Cross-currency basis represents the additional cost of borrowing dollars synthetically with a currency swap relative to borrowing directly in the USD cash market. In the past, borrowing directly in USD had the same cost as borrowing in a foreign currency and hedging the exchange rate risk with a currency swap. This is referred to as the covered interest rate parity (CIRP). This relationship no longer holds today.
On this page, we discuss cross-currency basis and how it can benefit US investors.
Cross-currency basis definition
Since the Great Financial Crisis (GFC), the covered interest rate parity no longer holds. When it no longer holds, then arbitrage profits are possible theoretically. This arbitrage activity should then result in zero basis over time. Thus, in a frictionless market, cross-currency basis should not exist.
The failure of CIRP since 2008/2009 results from friction in the arbitrage market. Stricter capital adequacy requirements and rules have resulted in much higher costs to perform covered interest rate arbitrage transactions. High demand for USD loans is another reason that has led to a premium for USD lending via swaps.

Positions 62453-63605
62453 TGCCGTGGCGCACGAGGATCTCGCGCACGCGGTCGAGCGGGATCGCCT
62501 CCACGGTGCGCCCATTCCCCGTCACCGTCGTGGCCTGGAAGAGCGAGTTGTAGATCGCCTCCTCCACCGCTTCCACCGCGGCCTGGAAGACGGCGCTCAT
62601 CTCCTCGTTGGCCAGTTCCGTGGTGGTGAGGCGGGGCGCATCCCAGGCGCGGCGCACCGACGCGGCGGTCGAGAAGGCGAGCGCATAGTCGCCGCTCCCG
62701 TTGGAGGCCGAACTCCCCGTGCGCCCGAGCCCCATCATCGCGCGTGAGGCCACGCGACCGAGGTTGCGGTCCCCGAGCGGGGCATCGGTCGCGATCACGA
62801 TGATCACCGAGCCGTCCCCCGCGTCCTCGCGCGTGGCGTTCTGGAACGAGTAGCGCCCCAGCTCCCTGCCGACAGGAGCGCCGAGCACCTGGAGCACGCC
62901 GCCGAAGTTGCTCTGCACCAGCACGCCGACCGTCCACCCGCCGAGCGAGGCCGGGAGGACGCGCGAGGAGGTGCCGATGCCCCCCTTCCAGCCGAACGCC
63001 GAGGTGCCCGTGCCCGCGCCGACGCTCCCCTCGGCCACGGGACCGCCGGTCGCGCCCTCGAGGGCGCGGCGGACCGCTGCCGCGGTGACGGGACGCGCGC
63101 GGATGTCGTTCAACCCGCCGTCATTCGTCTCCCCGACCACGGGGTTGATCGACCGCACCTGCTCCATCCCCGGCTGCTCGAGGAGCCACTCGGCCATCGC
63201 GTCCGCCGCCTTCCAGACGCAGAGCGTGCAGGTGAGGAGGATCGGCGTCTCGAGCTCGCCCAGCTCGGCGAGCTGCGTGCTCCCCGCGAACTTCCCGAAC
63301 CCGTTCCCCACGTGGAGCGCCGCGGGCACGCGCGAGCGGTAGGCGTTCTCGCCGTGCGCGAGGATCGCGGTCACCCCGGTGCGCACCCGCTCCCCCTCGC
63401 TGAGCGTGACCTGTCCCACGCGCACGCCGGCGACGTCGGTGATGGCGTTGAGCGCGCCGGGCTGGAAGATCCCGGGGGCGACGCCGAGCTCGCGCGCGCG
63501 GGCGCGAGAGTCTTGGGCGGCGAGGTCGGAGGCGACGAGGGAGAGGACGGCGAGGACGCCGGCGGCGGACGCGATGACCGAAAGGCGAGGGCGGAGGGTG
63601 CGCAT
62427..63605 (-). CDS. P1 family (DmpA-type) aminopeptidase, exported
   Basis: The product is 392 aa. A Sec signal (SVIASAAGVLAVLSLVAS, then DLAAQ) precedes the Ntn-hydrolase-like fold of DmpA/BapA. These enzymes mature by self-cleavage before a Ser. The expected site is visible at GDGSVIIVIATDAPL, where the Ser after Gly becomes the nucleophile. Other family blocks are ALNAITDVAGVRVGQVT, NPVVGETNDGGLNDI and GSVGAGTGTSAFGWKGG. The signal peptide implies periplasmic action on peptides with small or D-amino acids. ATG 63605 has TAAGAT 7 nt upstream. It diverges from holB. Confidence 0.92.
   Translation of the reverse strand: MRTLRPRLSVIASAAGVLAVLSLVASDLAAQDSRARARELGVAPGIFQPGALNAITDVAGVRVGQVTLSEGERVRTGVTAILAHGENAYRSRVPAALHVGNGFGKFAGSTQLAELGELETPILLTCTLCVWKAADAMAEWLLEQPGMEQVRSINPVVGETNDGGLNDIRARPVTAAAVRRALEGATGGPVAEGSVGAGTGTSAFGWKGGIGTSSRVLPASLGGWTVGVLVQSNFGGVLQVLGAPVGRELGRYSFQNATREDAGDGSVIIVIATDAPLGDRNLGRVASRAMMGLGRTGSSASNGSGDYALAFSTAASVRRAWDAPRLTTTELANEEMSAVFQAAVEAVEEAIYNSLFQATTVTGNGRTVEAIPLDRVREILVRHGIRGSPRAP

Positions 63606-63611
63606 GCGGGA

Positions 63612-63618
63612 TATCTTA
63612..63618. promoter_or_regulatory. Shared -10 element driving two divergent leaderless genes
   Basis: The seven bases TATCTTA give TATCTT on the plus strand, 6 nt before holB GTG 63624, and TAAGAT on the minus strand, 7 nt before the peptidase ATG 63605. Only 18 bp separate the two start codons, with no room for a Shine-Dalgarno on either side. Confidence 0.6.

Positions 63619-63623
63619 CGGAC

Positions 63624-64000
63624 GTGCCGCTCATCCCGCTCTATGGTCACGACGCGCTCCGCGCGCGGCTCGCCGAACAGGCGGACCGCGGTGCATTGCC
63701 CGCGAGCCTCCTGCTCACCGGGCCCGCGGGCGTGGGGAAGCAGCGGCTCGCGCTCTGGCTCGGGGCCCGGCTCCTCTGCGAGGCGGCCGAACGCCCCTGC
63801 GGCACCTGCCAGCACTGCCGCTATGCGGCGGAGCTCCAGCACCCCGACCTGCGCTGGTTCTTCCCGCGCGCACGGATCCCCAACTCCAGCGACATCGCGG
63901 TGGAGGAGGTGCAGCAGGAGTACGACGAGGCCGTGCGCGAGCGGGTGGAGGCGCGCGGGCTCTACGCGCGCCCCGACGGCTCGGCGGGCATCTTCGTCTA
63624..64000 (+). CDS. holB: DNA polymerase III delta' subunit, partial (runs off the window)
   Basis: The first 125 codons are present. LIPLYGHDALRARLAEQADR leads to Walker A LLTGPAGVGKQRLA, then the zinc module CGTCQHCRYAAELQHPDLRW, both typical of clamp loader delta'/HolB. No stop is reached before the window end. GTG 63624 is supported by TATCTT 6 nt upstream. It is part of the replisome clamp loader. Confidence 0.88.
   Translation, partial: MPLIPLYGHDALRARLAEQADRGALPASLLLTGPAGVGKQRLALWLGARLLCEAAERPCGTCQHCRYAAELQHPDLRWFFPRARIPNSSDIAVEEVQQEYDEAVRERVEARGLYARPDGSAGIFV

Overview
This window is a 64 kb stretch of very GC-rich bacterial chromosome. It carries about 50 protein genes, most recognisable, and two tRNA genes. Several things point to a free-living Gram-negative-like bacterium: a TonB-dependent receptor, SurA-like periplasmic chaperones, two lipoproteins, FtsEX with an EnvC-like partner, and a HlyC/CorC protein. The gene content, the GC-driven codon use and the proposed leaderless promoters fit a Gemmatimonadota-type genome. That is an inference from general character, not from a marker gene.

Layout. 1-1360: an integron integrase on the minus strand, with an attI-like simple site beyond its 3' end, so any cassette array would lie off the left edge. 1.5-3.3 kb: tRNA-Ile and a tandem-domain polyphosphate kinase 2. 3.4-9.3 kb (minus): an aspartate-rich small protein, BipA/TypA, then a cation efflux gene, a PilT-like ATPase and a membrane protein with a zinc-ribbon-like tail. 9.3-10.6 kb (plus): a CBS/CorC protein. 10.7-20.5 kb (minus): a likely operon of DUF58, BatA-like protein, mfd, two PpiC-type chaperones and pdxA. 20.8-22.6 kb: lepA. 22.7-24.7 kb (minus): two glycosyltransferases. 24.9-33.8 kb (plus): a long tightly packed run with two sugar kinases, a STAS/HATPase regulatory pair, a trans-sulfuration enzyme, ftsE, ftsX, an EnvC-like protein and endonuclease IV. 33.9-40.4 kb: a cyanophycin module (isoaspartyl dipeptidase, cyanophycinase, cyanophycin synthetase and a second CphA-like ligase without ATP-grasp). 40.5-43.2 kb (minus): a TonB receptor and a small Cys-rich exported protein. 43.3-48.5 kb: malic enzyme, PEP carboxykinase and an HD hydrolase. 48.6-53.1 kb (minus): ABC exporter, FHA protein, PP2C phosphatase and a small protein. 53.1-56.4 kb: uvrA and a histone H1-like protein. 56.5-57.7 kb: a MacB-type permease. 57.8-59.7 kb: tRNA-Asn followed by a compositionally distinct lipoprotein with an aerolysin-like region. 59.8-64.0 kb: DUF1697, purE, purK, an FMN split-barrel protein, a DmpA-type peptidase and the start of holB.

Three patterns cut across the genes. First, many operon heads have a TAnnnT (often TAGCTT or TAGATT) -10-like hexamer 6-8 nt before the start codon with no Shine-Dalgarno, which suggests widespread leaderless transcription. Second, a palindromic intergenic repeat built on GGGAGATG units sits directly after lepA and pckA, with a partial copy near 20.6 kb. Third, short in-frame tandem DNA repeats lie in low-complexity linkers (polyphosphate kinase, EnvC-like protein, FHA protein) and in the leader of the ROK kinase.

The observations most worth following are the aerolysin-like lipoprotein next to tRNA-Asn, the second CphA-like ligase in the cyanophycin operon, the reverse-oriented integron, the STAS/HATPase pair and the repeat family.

Cross-currency basis is the additional cost of borrowing dollars synthetically with a currency swap relative to the cost of borrowing directly in the USD cash market. If the cost of borrowing dollars synthetically via a swap is greater than the cost of direct USD borrowing, then the foreign currency is said to be exhibiting a negative basis.
Most currencies show a negative basis against the USD since the financial crisis. The implication is that the USD borrower must accept a lower interest rate on the foreign-currency interest payments it receives.
USD fixed-income investors can benefit when foreign currencies have a negative basis versus the USD by swapping USD for foreign currency and investing in foreign currency denominated bonds and using a currency swap to convert the returns back to USD. Using this strategy, a USD investor can earn a higher return than simply investing in the USD denominated bonds.
We discussed cross-currency basis and why most currencies exhibit negative basis vis-a-vis the USD.